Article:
Owners of VW and Audi 2.0-liter TDI diesel cars finally got some good news this week when the terms of a proposed final settlement between VW and the EPA were announced.
Pending final approval, the settlement will give owners of the 466,000 affected cars the option of a buyback, or possibly to have their cars modified to meet emissions standards.
But that settlement does not include 85,000 more Volkswagen, Audi, and Porsche diesel models that are equipped with 3.0-liter V-6 engines.
VW is confident it can find a solution for those vehicles, though.
The carmaker believes it can devise a fix for the V-6 diesels that would allow it to avoid a second buyback, Reuters reported Thursday.
At a court hearing, Volkswagen lawyer Robert Giuffra said the carmaker believes modifying the V-6 models to meet emissions standards would not be "complicated," Reuters, wrote, and would also not adversely affect their performance.
2015 Porsche Cayenne Diesel
U.S. Justice Department lawyer Joshua Van Eaton said discussions regarding the 3.0-liter models were ongoing, and that tests are being conducted, but that the process could take months.
He said the talks are highly technical, and it "takes time to be fully confident that whatever is being proposed is a technically sound solution."
Volkswagen issued a stop-sale order for the V-6 models last November, after its use of "defeat device" software on the 2.0-liter 4-cylinder TDI models was revealed in September.
Affected models include diesel versions of the Audi A6 and A8 sedans, A7 hatchback, Q5 and Q7 SUVs, and the Porsche Cayenne and Volkswagen Touareg SUVs.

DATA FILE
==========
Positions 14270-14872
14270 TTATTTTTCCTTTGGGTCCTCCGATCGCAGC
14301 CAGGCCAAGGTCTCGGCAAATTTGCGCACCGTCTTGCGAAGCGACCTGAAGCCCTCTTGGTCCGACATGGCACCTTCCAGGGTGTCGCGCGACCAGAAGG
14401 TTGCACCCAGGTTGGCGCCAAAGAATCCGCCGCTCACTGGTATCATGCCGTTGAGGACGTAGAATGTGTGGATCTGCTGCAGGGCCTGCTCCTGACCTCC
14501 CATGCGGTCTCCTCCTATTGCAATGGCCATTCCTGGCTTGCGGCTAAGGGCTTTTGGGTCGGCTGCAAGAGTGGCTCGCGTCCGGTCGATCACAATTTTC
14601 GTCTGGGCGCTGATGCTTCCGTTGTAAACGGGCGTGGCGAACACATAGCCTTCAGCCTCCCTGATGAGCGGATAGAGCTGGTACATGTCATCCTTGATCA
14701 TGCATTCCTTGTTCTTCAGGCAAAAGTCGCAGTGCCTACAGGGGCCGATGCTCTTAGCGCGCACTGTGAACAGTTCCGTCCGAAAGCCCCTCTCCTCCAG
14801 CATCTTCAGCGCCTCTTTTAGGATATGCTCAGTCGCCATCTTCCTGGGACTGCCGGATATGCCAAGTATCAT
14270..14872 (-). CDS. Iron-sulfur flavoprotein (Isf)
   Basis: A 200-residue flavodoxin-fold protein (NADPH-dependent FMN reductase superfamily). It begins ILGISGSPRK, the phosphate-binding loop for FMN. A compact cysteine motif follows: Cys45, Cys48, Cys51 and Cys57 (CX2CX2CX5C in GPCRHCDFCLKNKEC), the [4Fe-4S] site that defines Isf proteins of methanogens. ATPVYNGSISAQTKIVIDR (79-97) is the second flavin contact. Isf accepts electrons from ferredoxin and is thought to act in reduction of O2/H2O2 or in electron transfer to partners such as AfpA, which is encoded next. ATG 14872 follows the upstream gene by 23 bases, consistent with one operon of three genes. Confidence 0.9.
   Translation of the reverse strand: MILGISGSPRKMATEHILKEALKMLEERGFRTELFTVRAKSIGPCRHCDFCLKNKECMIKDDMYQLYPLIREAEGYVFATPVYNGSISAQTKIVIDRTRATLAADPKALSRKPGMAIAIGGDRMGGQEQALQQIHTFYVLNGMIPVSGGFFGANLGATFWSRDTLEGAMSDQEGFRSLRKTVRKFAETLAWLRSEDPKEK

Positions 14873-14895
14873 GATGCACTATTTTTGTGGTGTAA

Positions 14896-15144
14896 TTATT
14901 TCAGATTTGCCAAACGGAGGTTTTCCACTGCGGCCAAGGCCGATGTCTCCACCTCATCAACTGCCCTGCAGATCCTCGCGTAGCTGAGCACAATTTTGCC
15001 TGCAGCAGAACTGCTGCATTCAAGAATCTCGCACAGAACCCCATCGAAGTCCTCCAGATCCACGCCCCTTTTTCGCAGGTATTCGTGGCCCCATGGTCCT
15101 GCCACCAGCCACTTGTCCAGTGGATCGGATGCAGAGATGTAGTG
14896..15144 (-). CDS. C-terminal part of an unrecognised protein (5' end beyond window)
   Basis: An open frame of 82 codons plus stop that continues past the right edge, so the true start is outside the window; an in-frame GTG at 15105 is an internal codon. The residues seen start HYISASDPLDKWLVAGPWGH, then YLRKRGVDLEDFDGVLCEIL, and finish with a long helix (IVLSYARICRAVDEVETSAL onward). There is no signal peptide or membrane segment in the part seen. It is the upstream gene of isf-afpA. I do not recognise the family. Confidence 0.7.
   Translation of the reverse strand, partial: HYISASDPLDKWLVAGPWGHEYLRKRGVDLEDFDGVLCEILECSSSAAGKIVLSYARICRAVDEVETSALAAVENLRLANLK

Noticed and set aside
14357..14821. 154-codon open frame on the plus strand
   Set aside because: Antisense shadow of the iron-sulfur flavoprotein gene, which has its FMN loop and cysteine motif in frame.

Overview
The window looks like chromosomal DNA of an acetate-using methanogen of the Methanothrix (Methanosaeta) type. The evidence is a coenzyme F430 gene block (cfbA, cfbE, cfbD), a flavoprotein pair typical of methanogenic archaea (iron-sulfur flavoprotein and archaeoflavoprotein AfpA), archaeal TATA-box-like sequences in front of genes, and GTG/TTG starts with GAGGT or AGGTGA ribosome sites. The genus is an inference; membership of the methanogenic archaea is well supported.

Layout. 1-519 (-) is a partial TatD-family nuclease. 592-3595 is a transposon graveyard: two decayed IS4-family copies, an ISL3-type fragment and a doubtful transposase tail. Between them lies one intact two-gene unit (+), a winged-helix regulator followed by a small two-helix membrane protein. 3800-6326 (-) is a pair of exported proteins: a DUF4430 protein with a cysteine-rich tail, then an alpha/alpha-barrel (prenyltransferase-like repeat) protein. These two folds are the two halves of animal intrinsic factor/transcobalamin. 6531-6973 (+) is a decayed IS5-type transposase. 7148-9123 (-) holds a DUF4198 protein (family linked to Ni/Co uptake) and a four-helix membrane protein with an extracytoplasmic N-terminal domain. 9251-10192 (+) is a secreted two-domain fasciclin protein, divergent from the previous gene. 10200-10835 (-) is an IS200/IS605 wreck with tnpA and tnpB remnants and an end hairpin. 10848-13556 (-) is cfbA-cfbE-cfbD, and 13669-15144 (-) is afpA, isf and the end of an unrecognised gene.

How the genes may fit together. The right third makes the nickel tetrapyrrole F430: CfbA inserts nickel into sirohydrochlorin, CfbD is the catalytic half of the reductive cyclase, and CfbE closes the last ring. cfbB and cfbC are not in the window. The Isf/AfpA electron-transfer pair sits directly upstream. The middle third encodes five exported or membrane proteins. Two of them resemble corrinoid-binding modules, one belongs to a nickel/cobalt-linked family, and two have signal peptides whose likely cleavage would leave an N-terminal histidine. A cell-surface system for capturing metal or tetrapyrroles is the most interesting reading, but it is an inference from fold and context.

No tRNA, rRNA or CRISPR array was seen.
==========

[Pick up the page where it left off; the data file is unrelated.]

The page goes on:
These vehicles were found to have three different Auxiliary Emission Control Device software routines that VW had not disclosed to the EPA as required.
One was found to be a "defeat device" different from the one used in the 2.0-liter cars, allowing 3.0-liter models to emit up to nine times the legal levels of pollutants.
2014 Volkswagen Touareg TDI
That's considerably less than the 4-cylinder models emitted, but still far in excess of the amounts produced during the test.
VW submitted a modification plan for the V-6 diesels to the EPA and California Air Resources Board (CARB) in February, but no apparent action has yet been taken on it.
So far, no deadline has been imposed for reaching an agreement on the 3.0-liter models.
Judge Charles Breyer has scheduled a hearing for August 25 to get a status update from Volkswagen and the regulatory agencies on progress toward a resolution.
The proposed agreement for 2.0-liter models is now available for public comment, and will be finalized at a hearing July 26.
Pending court approval, VW expects to begin issuing payments to owners and possibly modifying the 4-cylinder diesel cars this fall.